The History of Google and How It Was Invented

All About Larry Page and Sergey Brin, the Inventors of Google

Google Offices in Berlin
Adam Berry / Getty Images

Search engines or portals have been around since the early days of the internet. But it was Google, a relative latecomer, that would go on to become the premier destination for finding just about anything on the World Wide Web.

So Wait, What's a Search Engine?

A search engine is a program that searches the Internet and finds web pages for the user based on the keywords that you submit. There are several parts to a search engine, such as for instance:

  • search engine software including boolean operators, search fields, display format, etc.
  • spider software
  • a database
  • algorithms that rank results for relevancy

Inspiration Behind the Name

The very popular search engine called Google was invented by computer scientists Larry Page and Sergey Brin. The site was named after a googol -- the name for the number 1 followed by 100 zeros -- found in the book "Mathematics and the Imagination" by Edward Kasner and James Newman. To the site's founders, the name represents the immense amount of information that a search engine has to sift through.

BackRub, PageRank and a New Way to Deliver Search Results

In 1995, Page and Brin met at Stanford University while they were graduate students in computer science. By January of 1996, the pair began collaborating on writing a program for a search engine dubbed BackRub, named after its ability to do backlink analysis. The project resulted in a widely popular research paper titled "The Anatomy of a Large-Scale Hypertextual Web Search Engine."

The search engine was unique in that it used a technology they developed called PageRank, which determined a website's relevance by taking into account the number of pages, along with the importance of the pages, that linked back to the original site. At the time, search engines ranked results based on how often a search term appeared on a web page.

Next, fueled by the rave reviews that BackRub received, Page and Brin began working on developing Google. It was very much a shoestring project at the time. Operating out of their dorm rooms, the pair built a server network using cheap, used and borrowed personal computers. They even maxed their credit cards buying terabytes of disks at discount prices.

They first tried to license their search engine technology but failed to find anyone that wanted their product at an early stage of development. Page and Brin then decided to keep Google in the meantime and seek more financing, improve the product and take it to the public themselves once they had a polished product.

Let Me Just Write You a Check

The strategy worked and after more development, the Google search engine eventually turned into a hot commodity. Sun Microsystems co-founder Andy Bechtolsheim was so impressed that after a quick demo of Google, he told the pair "Instead of us discussing all the details, why don't I just write you a check?"

Bechtolsheim's check was for $100,000 and was made out to Google Inc., despite the fact that Google as a legal entity did not exist yet. That next step didn't take long, however. Page and Brin incorporated incorporated on September 4, 1998. The check also enabled them to raise $900,000 more for their initial round of funding. Other angel investors include founder Jeff Bezos.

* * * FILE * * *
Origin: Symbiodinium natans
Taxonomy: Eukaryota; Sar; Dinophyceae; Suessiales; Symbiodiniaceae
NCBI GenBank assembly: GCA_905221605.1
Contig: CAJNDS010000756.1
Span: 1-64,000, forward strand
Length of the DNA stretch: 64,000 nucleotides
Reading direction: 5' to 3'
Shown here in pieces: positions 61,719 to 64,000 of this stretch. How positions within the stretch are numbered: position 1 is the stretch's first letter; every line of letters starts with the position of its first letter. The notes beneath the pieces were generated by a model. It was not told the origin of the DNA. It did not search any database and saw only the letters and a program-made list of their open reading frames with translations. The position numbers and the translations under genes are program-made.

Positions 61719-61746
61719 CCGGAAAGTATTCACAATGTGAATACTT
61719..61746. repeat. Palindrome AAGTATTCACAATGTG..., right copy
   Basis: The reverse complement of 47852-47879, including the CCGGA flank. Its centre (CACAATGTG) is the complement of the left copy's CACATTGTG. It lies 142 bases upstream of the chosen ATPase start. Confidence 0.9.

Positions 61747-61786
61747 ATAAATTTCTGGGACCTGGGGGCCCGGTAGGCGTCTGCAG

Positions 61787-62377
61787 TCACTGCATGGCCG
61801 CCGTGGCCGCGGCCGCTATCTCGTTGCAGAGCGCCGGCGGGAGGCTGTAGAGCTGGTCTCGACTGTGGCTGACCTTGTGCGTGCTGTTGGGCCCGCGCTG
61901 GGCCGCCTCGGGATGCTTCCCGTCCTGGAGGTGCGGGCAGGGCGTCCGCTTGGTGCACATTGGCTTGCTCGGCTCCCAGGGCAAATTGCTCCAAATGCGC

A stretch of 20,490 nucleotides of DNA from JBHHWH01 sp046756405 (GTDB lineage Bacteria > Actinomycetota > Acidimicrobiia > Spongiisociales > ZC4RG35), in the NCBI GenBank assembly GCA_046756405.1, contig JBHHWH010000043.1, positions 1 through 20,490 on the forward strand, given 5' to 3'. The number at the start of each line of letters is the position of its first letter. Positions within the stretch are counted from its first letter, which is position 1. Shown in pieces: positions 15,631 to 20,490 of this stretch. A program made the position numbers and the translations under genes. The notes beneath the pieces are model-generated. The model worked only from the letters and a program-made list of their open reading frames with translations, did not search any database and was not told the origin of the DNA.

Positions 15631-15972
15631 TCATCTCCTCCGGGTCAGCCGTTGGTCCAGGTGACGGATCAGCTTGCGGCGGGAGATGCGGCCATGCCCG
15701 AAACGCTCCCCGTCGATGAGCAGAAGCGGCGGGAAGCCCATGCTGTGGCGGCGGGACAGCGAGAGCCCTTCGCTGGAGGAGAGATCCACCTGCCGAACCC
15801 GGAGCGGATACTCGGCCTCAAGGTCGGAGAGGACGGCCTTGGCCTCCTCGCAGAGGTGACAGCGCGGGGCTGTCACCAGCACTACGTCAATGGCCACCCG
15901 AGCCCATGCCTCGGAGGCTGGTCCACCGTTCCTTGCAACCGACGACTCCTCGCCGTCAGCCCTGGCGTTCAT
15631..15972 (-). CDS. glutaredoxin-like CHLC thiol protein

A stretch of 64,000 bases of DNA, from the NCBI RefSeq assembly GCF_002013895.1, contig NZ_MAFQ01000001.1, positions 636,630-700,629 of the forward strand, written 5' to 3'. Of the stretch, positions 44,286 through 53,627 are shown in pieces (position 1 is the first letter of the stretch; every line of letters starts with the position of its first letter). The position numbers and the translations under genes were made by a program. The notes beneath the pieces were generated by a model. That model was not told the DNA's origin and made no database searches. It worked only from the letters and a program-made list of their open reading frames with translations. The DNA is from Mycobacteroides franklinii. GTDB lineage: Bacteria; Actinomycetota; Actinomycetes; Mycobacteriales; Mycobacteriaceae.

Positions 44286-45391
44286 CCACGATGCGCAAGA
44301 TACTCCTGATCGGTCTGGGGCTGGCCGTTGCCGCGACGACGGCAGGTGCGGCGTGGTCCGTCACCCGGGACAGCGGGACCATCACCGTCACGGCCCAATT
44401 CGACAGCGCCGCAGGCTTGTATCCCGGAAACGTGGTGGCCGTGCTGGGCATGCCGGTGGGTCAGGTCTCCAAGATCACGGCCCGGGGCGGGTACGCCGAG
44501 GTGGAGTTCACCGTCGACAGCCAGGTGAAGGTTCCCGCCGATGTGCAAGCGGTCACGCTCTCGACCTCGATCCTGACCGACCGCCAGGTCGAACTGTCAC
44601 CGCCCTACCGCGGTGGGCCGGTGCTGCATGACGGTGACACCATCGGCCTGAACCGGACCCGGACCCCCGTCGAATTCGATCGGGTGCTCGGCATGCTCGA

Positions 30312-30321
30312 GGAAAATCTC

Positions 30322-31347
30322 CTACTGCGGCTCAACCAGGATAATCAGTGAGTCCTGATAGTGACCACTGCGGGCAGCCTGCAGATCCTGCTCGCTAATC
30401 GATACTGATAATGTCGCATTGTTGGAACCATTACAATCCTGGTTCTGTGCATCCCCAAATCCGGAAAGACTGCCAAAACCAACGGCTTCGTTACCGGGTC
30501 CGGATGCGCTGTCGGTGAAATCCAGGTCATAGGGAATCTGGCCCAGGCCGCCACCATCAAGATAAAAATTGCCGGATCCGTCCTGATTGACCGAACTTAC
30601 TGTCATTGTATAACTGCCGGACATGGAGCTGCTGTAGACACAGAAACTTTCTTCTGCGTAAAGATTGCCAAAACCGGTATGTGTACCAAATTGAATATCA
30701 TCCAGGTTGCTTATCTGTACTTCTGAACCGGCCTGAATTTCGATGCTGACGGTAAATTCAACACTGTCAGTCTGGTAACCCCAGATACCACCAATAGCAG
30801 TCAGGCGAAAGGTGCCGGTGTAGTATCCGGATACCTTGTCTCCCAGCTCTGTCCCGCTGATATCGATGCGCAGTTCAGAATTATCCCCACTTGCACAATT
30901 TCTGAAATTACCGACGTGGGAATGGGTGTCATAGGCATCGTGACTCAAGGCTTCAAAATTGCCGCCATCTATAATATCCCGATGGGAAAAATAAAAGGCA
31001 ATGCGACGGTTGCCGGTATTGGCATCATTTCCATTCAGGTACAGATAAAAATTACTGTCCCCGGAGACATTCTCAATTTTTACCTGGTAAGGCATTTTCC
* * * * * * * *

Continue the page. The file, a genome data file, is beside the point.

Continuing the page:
With sufficient funds, Google Inc. opened their first office in Menlo Park, California., a beta search engine, was launched and answered 10,000 search queries every day. On September 21, 1999, Google officially removed the beta (test status) from its title.

Rise to Prominence 

In 2001, Google filed for and received a patent for its PageRank technology that listed Larry Page as the inventor. By then, the company had relocated to a larger space in nearby Palo Alto. After the company finally went public, there were concerns that the onetime startup's rapid growth would change the company culture, which was based on the company motto "Do No Evil." The pledge reflected a commitment by the founders and all employees to carry out their work without objectivity, no conflicts of interest and bias. To ensure the company stays true to its core values, the position of Chief Culture Officer was established.

During the period of rapid growth, the company introduced a variety of products including Gmail, Google Docs, Google Drive, Google Voice and a web browser called Chrome. They also acquired streaming video platform YouTube and More recently, there have been forays into different sectors. Some examples are Nexus (smartphones), Android (mobile operating system), Pixel (mobile computer hardware), a smart speaker (Google Home), Broadband (Project-Fi), self-driving cars and numerous other ventures. 

In 2015, Google underwent a restructuring of divisions and personnel under the conglomerate name Alphabet. Sergey Brin became president of the newly formed parent company while Larry Page is the CEO. His position at Google was filled with the promotion of Sundar Pichai. Collectively, Alphabet and its subsidiaries consistently rank among the top 10 most valuable companies in the world.